Meanwhile, an average of 10 rapes are reported each Oktoberfest, usually perpetrated by non-Arabs. Karoline Beisel and Beate Wild wrote about the problem of sexual assault at festivities in the Süddeutsche Zeitung:

The way to the toilet alone is like running the gauntlet: within 50 feet, you can be sure to tally three hugs from drunken strangers, two pats on the ass, someone looking up your dirndl, and some beer purposely splashed right down your cleavage.

Whether you are Middle Eastern or have a long German family line (full disclosure, I’m mostly British and German), the problem is an attitude that devalues women.

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About BroadBlogs

I have a Ph.D. from UCLA in sociology (emphasis: gender, social psych). I currently teach sociology and women's studies at Foothill College in Los Altos Hills, CA. I have also lectured at San Jose State. And I have blogged for Feminispire, Ms. Magazine, The Good Men Project and Daily Kos. Also been picked up by The Alternet.

Posted on January 15, 2016, in feminism, psychology, rape and sexual assault, violence against women, women and tagged , , , , , , , , , . Bookmark the permalink. 47 Comments.

  1. Dear Friend Happy New Year, you can have a good weekend,
    and a good new week, a big hug from Herluf.

  2. “True Islam rejects all forms of terrorism. It believes in nonviolent Jihad of the self and of the pen. It believes in the equality, education and empowerment of women.”

    This reminds me of the communists who argued that their countries were totally free and a workers paradise.

    All religions and religious practices/practitioners have their hypocrisy. But just what sense does it make for Ms. Chaudry to make such a statement when she cannot point to one single Islamic nation on earth where this is in fact true!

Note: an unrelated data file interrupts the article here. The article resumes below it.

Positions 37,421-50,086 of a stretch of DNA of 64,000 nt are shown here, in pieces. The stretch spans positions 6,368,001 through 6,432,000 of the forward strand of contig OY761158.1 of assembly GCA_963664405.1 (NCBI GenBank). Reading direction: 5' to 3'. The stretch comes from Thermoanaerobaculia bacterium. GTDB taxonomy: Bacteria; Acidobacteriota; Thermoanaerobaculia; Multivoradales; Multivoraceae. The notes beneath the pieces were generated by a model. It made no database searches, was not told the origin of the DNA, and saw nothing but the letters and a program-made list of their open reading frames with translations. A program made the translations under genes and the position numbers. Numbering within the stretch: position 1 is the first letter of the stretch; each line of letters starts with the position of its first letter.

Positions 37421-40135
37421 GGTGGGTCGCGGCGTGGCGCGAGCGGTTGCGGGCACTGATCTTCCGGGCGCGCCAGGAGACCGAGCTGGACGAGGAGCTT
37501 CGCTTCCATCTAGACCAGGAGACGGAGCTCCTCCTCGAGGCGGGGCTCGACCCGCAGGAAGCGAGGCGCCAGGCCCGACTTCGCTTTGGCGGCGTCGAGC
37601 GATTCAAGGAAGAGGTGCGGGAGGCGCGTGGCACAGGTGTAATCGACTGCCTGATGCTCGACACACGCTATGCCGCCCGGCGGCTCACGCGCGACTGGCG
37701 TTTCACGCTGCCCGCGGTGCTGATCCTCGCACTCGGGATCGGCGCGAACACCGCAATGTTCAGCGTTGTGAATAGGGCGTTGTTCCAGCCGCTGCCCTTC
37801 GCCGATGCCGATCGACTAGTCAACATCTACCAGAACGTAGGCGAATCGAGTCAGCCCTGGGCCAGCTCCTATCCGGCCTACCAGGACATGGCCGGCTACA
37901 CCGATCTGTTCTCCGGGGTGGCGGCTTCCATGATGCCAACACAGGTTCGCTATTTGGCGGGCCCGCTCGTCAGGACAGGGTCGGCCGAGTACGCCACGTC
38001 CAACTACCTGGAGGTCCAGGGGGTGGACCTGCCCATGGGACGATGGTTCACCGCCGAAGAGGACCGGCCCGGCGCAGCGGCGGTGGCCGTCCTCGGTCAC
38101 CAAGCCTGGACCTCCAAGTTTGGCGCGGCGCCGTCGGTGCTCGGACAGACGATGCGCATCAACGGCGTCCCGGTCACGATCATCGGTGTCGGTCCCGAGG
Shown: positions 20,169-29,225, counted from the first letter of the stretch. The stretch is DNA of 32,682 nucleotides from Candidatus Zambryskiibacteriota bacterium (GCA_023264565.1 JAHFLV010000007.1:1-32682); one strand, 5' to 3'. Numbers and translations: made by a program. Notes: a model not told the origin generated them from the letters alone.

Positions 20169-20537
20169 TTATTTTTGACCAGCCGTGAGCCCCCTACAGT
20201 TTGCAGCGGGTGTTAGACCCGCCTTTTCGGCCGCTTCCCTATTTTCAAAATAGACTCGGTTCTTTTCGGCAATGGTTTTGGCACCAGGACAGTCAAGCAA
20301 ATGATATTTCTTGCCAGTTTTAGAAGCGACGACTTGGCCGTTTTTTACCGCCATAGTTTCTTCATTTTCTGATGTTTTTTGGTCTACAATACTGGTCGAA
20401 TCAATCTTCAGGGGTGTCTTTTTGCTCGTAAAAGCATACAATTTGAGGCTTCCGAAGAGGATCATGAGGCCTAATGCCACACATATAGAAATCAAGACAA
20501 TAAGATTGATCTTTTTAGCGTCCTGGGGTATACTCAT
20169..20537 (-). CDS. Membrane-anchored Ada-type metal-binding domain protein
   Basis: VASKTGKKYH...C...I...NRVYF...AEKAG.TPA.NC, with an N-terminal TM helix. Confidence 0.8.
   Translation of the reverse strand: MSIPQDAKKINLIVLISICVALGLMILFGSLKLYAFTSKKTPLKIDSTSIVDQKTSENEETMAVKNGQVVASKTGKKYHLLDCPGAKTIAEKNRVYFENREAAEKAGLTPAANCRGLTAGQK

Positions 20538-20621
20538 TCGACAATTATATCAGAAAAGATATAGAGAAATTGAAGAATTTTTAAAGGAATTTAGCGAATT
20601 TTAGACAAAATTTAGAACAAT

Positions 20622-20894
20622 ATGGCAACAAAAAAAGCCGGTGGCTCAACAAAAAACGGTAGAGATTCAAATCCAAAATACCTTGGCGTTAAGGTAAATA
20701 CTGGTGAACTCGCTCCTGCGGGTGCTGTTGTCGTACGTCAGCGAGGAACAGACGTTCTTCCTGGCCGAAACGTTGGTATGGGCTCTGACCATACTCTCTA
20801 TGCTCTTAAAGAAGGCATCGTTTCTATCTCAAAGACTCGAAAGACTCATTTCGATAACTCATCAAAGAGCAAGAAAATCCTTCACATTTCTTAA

Can you name a single Islamic nation where we ACTUALLY see equality, education, and empowerment of women?

    • We often judge whole communities by the actions of a few. Unfortunately, a teeny tiny minority of Muslims are doing everything they can to (as I said) create an “us versus them” mentality that plays into terrorist hands: make young Muslim men feel like everyone is against them, alienate them, enrage them, and radicalize them, creating home-grown terrorists — Which no wall erected by Donald Trump or Ted Cruz will stop.

      So blaming Islam as a whole, just plays into terrorist hands.

      It’s also wrong:

      I actually know a lot of Muslims. One lives across the street from me, and I have met some of her friends. I also have many Muslim students, and they are all peace-loving as well.

      And it’s not just me. The majority of Muslims are peaceful.

      Plus, Islamic scholars like Dr. Jamal Badawi work to support women’s rights.

      Meanwhile, large majorities of Muslims favor legal, political and professional freedoms for women in North Africa and many countries in the Middle East and the broader Muslim world, according to a 2007 Gallup poll.